The report, “an investigation of targeted intrusions into more than 70 global companies, governments, and non-profit organizations during the last five years” serves as yet another wake-up call asking for an increased focus on security, and fast(Alperovitch, 2011, pg1). The report details a list of intrusions over the past five years into major companies by a single command and control server (one group of hackers) including dates of infection and removal (length of intrusion while going unnoticed).

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The attacks themselves used spear-phishing techniques that are by now standard. Apparently legitimate e-mails with attachments are sent to organization employees, and those attachments contain exploit code that compromise the employee’s system. These exploits are typically zero-day attacks. With a PC now compromised, the hackers can install RAT software on the victim PCs, to allow long-term monitoring, collection of credentials, network probing, and data ex filtration. McAfee says that the total data stolen through these attacks amounted to petabytes. Where it has gone and who has used it remains unknown.

The main problem with information surfaced by the report questions the reliability of major organizations such as our government who unable to secure their own networks. I share a very similar view as Dmitri Alperovitch, Vice President and threat researcher of McAfee, concerning the current state of security. “I am convinced that every company in every conceivable industry with significant size and valuable intellectual property and trade secrets has been compromised (or will be shortly), with the great majority of the victims rarely discovering the intrusion or its impact.

In fact, I divide the entire set of Fortune Global 2,000 firms into two categories: those that know they’ve been compromised and those that don’t yet know. ” (Alperovitch, 2011, pg2). The sad reality is it’s not if you’ll be breached, but when. Dmitri goes on to say “Lately, with the rash of revelations about attacks on organizations such as RSA, Lockheed Martin, Sony, PBS, and others, I have been asked by surprised reporters and customers whether the rate of intrusions is increasing and if it is a new phenomenon.

I find the question ironic because these types of exploitations have occurred relentlessly for at least a half decade, and the majority of the recent disclosures in the last six months have, in fact, been a result of relatively unsophisticated and opportunistic exploitations for the sake of notoriety by loosely organized political hacktivist groups such as Anonymous and Lulzsec. When the rogue hacking group Lulzsec was making headlines using very basic and outdated exploits to prove a point, it was only a matter of time for the public to really notice how unsafe the Internet really is. “Yet, the public (and often the industry) understanding of this significant national security threat is largely minimal due to the very limited number of voluntary disclosures by victims of intrusion activity compared to the actual number of compromises that take place (Alperovitch, 2011, pg2).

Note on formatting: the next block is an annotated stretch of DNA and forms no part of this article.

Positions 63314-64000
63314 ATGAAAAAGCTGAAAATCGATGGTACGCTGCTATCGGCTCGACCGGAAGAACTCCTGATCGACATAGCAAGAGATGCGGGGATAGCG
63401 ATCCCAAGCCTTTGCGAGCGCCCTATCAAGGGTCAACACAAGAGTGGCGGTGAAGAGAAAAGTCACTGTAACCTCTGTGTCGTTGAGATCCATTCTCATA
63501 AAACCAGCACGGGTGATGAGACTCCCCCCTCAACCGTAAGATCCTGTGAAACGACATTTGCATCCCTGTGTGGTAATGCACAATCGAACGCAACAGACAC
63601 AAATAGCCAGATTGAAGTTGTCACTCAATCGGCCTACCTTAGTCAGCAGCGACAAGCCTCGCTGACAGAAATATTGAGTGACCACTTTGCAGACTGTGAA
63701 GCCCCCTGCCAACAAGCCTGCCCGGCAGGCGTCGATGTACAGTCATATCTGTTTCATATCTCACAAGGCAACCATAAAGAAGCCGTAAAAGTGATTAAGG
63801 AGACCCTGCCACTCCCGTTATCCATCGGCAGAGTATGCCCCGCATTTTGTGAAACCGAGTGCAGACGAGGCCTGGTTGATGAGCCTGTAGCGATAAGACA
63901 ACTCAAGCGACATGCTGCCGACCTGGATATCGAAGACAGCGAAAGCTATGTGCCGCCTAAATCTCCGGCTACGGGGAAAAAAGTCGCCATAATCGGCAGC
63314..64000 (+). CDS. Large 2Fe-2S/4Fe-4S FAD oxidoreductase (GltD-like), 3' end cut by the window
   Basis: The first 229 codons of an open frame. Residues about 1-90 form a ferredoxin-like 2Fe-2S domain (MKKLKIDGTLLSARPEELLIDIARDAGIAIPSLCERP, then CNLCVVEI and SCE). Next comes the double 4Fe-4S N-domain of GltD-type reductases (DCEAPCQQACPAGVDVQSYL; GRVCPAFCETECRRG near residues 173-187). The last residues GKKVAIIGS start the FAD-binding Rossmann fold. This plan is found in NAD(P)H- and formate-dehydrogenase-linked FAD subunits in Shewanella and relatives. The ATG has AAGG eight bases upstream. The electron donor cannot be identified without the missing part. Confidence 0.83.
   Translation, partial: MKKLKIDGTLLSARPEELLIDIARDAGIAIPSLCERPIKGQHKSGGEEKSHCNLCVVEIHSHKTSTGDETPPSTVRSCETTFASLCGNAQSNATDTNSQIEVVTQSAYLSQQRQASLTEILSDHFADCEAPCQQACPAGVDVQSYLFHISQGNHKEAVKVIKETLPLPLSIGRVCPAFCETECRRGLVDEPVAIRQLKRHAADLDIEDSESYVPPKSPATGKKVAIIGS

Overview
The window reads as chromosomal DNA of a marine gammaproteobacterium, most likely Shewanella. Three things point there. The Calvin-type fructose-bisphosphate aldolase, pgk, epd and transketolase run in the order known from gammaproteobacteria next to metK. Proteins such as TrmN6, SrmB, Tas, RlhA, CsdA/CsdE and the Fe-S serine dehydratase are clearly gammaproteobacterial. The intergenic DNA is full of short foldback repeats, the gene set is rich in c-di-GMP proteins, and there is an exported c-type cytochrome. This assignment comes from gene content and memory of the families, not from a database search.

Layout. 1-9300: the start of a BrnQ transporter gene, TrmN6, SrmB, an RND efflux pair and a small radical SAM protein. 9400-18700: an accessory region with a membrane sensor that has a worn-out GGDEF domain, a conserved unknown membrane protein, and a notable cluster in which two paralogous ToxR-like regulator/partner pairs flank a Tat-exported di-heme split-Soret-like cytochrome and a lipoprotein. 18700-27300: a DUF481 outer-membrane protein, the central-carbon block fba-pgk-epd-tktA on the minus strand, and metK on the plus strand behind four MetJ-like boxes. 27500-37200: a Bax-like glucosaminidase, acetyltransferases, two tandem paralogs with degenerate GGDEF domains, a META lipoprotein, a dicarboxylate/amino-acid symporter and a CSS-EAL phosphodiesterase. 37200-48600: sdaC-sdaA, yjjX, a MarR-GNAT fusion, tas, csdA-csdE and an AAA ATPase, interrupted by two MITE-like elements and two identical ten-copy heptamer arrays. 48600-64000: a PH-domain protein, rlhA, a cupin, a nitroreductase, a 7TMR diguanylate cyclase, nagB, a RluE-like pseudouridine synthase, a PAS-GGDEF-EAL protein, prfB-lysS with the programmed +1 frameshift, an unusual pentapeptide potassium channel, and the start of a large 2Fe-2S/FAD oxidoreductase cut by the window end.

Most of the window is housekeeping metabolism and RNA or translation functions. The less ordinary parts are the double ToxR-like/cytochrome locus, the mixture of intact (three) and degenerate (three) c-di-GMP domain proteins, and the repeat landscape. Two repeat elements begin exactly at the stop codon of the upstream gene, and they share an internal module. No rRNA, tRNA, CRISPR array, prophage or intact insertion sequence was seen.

With the goal of raising the level of public awareness today, we are publishing the most comprehensive analysis ever revealed of victim profiles from a five-year targeted operation by one specific actor—“Operation Shady RAT,” as I have named it at McAfee (RAT is a common acronym in the industry that stands for remote access tool)“ This report stands to further inform the public and, hopefully, change the name of the game.

The operation is quick to note that the method the attacker(s) chose was not new or even sophisticated, yet they were able to infect 70+ entities over several years. Through unsuspecting users, the hackers were able to gain and hedge their access through various backdoor Trojans and other remote tools to do what ever it was they intended to accomplish. Aside from being breached in the first place, some of the targets were either unaware of their networks being compromised for several months or were reinfected on countless occasions.

While the list is very diverse when it comes to those who were targeted, forty-nine of the 72 compromised organizations were in the United States (over sixty percent)(Alperovitch, 2011, pg2). The intruders were after data on sensitive U. S. military systems, the McAfee report says, as well as material from satellite communications, electronics, natural gas companies and even bid data from a Florida real estate company. While McAfee has not publicly came out and identified the hackers origin, it’s been speculated to be either the Chinese government or a rogue-group possibly sponsored by the state. The bias in this report comes from only one C;amp;C server’s activities being reported.

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